Young Woman with a Stylus

Wax Tablets Roman Style

Wax Tablets….. the Roman Way!

What was your favourite excuse for not handing in your homework? Did the dog ever eat it?  Perhaps your kids have come up with some creative reasons as to why assignments were overdue! I seem to recall ‘the wind blew it away’ or ‘a glass of juice spilled on it’.  We have all heard a few good ones but in ancient Rome,  students had an even better excuse! Their homework had melted by the sun! (Sometimes assisted by holding their wax tablets close to their body).  Now that’s a good one!

Wax tablets and stylus was the means of writing at that time. Paper did not become readily and cheaply available in Europe until the Middle Ages. So, it was necessary to have an effective means for keeping lists, general correspondence and legal documents.  The wax tablet was used as the everyday notebook for thousands of years, although there is increasing evidence that ink was used on thin sheets of wood also.  A number of these have been found at Vindolanda, a Roman Army …

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Cuneiform text

From Clay Tablets to Digital Tablets

The Reed Stylus and Clay Tablet

From clay tablets to digital tablets.  Today texting, typing, writing, memes, … there are so  many ways in which we communicate with others;  technology has opened a veritable Pandora’s box of possibilities. Communications have become shorter and more frequent, full of the expectation of an immediate response.  The result is our modern world seems to travel at break-neck speed.  It is hard to imagine what it was like at the beginning of recorded time when humankind first put pen to paper… well, actually not paper — or pen for that matter — but a reed stylus to clay tablet.

Clay Tablet with Cuneiform

As you may be aware, one of the earliest forms of writing is called Cuneiform. Cuneiform is thought to have been first developed by the Sumerians of ancient Mesopotamia c 3500 – 3000 BC. Mesopotamian scribes recorded everything from daily events such as trade records and sales dockets to astronomical happenings and political events. I was surprised to learn that some tablets inscribed with cuneiform were written in several different languages …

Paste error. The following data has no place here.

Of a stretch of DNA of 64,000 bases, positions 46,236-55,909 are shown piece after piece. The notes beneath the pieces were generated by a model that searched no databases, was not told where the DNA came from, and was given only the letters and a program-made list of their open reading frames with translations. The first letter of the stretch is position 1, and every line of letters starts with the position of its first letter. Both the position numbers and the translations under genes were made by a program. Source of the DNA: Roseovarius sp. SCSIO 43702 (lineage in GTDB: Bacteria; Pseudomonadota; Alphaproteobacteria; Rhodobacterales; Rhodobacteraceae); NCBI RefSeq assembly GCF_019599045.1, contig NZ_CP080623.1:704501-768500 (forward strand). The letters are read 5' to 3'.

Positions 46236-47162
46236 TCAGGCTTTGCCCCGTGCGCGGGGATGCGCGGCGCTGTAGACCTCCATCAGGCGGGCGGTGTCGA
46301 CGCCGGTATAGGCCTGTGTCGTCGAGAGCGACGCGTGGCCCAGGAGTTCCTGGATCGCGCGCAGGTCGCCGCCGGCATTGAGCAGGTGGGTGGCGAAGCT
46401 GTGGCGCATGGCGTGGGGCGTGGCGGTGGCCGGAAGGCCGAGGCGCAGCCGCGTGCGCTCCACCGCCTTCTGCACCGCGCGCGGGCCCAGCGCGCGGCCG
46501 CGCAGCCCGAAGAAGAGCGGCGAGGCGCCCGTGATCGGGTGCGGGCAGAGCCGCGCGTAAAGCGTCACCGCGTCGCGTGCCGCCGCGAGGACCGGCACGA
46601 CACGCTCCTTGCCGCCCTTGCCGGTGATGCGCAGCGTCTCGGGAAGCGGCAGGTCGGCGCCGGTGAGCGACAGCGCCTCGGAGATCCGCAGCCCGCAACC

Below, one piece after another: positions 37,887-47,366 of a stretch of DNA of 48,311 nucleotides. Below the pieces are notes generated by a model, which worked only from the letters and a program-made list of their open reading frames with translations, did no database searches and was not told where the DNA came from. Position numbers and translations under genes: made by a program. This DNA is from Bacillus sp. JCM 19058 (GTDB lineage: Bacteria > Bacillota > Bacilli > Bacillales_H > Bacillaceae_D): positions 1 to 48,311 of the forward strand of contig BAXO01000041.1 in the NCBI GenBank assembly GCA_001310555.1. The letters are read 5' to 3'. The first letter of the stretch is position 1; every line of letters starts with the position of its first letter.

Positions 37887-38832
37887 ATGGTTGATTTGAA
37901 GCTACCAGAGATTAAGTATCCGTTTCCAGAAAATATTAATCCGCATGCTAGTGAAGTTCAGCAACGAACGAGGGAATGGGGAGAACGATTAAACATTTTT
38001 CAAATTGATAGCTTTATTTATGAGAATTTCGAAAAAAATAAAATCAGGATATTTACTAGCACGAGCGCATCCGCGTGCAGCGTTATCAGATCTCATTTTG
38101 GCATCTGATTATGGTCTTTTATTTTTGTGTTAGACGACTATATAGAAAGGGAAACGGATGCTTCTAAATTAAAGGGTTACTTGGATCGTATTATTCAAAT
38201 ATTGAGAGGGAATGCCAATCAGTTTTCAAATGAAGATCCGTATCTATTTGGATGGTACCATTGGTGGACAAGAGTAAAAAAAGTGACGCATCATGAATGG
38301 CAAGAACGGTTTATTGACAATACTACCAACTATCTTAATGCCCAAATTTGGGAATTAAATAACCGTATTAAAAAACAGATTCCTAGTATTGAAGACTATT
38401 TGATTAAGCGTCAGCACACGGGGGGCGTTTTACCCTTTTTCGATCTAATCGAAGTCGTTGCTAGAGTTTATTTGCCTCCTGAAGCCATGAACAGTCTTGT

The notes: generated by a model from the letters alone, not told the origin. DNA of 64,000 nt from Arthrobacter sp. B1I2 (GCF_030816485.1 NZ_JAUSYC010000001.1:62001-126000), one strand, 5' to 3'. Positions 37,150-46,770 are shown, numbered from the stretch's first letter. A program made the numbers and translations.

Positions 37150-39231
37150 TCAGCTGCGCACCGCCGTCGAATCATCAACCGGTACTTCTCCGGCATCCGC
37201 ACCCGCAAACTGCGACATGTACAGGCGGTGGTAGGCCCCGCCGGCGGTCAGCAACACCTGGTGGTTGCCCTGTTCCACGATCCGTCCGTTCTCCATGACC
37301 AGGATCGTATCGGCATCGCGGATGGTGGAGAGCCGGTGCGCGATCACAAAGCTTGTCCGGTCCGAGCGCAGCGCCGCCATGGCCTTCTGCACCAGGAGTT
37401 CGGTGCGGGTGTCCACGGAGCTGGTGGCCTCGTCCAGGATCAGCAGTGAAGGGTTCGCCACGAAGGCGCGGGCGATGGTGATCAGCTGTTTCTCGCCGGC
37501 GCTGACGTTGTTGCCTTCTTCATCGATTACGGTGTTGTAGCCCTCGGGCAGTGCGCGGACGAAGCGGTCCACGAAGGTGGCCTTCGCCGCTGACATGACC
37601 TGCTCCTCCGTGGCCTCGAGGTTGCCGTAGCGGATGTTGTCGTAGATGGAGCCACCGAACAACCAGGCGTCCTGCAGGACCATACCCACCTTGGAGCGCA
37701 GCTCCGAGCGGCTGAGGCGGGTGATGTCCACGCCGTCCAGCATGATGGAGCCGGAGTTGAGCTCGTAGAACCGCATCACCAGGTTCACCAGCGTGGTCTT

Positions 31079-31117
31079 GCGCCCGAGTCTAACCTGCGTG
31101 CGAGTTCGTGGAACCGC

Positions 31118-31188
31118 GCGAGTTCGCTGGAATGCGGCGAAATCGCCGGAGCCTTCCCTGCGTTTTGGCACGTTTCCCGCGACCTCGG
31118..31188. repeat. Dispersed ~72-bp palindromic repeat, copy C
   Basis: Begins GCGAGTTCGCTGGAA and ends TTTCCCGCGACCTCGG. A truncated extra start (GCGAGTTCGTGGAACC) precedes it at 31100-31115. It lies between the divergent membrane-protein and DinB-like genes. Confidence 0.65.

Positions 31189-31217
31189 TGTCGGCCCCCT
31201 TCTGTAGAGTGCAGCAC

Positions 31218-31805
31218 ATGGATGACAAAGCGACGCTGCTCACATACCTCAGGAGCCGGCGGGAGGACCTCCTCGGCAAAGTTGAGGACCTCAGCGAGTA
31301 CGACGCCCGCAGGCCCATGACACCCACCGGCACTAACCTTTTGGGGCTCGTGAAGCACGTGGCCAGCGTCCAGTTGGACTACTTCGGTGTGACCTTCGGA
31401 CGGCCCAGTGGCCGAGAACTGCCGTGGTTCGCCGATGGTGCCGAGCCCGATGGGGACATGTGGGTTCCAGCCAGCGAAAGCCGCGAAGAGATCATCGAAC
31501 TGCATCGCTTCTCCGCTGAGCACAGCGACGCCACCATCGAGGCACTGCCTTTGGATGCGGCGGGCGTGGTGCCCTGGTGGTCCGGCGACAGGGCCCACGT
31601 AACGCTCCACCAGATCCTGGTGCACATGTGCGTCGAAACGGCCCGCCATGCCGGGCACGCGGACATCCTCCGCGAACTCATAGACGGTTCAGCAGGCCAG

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A Medieval Christmas

A Medieval Christmas – An Evening of Gregorian Chanting


As the Christmas Season approaches, we wonder how to create those special, everlasting moments and memories..


Wonder no more – The Abbey Museum has you covered!

This Holiday Season, the Abbey Museum of Art and Archaeology is inviting you join in a captivating evening of Gregorian Chanting!

On Saturday the 26th November, starting at 6.30pm, you are invited to surround yourself in the soft candlelit ambience of the Abbey Church and listen to the breathtaking sounds of Schola Cantorum and their incredible Gregorian Chanting. Excite your senses as this wonderful group transports you back in time, before the advent of ‘amplifiers’ and ‘sound mixers’.

At the conclusion of the performance in the Church, Guests are invited to the Abbey Hall to enjoy a sumptuous light supper of Medieval Christmas delicacies!


Tickets cost: $30.00 per person!

Tickets are …

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Abbey Medieval Festival 2016

The Abbey Museum would like to once again invite you to the annual

Medieval Festival!

Come and see the brave Knights, gallant Lords, lovely Ladies, colourful Gypsies, amazing performers and re-enactors from the Medieval eras. With all new activities plus the timeless favourites, this is a day out, or weekend, not to be missed!


When: 9th and 10th July 2016

Where: “Abbeystowe” at  The Abbey Museum, Caboolture

Time: Gates open at 8:45am with the Grande Parade beginning at 9:30.

Tickets on sale VERY soon and subscribers will be the first to hear!

For more info, programs, photos galleries and tickets, visit out Festival website here.

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Tiny Treasures Exhibition

Come and view the Abbey Museum’s brand new temporary exhibition,

Tiny Treasures explores the world of high medieval dress accessories with a selection of buckles, brooches and other objects from a private collection right here in Queensland. Curated by Damien Fegan and Lincoln Morse, Tiny Treasures will be the first exhibition at the Abbey Museum in over four years! Don’t miss your chance to see these incredible artefacts on display together for the first time ever. Tiny Treasures will be on display in the main gallery from the first week of June until the very end of July.

Brooches, rings and belts were quintessential parts of everyday fashion in the late middle ages. Ask anyone on the street about medieval jewelry and they will tell about the great big and bulky pieces of metal strapped onto our ancestor’s clothes and hair. Popular TV shows like ‘Vikings’ and ‘Game of Thrones’ are responsible for these misconceptions, when in actuality many of the accessories worn during the middle ages were small, delicate objects.

Aside from being fashionable, these small …

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